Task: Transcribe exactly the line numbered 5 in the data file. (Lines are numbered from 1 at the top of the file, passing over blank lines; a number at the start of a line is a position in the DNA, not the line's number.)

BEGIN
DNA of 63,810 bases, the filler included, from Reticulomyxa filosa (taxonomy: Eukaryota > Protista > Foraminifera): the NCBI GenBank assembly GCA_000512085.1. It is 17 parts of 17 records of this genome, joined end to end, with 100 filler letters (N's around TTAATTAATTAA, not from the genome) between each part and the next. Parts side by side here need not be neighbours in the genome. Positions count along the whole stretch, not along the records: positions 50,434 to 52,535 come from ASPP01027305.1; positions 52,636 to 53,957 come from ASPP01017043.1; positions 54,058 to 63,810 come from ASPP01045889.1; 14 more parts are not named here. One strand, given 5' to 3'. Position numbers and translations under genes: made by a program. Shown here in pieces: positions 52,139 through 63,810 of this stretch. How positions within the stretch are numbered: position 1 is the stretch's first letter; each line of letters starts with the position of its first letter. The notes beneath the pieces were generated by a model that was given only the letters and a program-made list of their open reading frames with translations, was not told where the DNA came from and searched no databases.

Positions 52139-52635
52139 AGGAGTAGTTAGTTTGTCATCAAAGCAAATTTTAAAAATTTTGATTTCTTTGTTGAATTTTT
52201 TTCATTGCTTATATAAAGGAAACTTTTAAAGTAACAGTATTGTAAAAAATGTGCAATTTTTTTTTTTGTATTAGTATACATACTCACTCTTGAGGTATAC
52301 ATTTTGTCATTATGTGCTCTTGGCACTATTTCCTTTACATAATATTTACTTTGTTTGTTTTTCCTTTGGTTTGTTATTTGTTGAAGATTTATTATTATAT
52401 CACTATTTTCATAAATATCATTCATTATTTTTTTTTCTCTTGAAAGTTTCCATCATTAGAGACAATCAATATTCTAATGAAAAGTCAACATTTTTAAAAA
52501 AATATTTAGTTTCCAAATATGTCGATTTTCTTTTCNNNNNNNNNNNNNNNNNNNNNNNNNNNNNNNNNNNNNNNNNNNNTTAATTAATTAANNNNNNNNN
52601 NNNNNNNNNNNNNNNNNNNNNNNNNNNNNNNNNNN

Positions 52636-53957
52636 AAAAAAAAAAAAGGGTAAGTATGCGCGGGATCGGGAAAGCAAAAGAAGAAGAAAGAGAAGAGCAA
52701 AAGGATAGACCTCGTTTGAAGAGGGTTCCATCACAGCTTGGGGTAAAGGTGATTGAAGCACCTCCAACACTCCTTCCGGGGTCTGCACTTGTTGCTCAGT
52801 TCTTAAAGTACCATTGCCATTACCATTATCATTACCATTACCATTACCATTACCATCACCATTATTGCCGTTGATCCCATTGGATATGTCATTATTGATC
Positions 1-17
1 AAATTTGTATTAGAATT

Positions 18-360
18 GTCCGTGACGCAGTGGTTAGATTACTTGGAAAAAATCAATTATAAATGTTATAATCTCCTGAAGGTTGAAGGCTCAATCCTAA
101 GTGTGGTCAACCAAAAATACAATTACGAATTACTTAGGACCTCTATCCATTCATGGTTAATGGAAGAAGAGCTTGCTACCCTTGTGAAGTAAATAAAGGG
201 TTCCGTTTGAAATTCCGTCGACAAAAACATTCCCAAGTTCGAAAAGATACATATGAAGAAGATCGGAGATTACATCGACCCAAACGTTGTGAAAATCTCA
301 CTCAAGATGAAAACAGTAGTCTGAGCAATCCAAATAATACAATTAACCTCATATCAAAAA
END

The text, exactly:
52301 ATTTTGTCATTATGTGCTCTTGGCACTATTTCCTTTACATAATATTTACTTTGTTTGTTTTTCCTTTGGTTTGTTATTTGTTGAAGATTTATTATTATAT